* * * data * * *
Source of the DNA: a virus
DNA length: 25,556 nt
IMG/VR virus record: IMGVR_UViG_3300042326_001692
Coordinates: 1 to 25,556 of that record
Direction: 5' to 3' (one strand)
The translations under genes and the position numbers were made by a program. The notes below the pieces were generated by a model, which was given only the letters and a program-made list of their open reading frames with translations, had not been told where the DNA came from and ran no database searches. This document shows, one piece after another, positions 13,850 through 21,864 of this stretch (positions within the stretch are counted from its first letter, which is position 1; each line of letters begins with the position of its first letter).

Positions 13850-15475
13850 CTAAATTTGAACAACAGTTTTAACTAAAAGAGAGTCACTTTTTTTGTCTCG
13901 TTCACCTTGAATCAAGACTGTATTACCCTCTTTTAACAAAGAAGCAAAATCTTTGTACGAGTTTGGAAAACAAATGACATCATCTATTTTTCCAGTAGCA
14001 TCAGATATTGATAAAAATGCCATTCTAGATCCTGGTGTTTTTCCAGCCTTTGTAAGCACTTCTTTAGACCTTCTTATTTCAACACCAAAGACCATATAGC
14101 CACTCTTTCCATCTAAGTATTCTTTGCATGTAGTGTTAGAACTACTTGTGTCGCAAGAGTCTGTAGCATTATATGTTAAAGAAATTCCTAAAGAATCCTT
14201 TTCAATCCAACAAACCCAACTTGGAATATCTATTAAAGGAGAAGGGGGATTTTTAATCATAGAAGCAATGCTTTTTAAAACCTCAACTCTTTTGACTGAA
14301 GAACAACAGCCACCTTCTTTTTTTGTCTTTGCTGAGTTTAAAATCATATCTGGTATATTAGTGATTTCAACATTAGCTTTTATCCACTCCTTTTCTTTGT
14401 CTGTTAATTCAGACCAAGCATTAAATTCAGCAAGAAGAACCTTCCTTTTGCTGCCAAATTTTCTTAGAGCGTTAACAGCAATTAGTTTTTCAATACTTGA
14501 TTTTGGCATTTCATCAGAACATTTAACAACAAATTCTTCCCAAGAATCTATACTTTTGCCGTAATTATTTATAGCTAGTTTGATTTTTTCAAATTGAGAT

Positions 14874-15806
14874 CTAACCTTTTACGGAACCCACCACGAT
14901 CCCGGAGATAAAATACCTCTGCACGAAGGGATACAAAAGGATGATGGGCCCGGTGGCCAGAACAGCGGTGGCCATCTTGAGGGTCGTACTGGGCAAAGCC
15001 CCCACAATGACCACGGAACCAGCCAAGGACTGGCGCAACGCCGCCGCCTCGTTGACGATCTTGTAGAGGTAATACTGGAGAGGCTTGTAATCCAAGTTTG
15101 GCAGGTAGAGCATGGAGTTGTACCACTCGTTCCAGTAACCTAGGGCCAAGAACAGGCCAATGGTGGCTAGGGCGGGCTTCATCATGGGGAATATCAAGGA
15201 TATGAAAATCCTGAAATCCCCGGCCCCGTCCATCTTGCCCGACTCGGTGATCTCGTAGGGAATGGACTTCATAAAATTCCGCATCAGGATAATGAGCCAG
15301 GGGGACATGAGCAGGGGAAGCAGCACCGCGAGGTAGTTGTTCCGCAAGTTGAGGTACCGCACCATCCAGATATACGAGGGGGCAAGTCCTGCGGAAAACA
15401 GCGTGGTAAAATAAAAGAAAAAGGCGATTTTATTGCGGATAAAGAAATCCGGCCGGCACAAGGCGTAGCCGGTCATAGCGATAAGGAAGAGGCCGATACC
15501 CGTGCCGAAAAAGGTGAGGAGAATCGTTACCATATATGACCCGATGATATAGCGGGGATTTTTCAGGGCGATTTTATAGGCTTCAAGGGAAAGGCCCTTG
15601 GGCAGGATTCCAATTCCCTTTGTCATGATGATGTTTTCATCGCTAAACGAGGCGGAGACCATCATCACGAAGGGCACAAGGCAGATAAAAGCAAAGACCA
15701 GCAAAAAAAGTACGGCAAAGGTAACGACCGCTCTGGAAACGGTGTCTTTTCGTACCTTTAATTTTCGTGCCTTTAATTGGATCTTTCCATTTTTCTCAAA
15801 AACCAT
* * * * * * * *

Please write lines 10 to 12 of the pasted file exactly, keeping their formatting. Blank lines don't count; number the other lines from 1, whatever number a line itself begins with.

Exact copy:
14001 TCAGATATTGATAAAAATGCCATTCTAGATCCTGGTGTTTTTCCAGCCTTTGTAAGCACTTCTTTAGACCTTCTTATTTCAACACCAAAGACCATATAGC
14101 CACTCTTTCCATCTAAGTATTCTTTGCATGTAGTGTTAGAACTACTTGTGTCGCAAGAGTCTGTAGCATTATATGTTAAAGAAATTCCTAAAGAATCCTT
14201 TTCAATCCAACAAACCCAACTTGGAATATCTATTAAAGGAGAAGGGGGATTTTTAATCATAGAAGCAATGCTTTTTAAAACCTCAACTCTTTTGACTGAA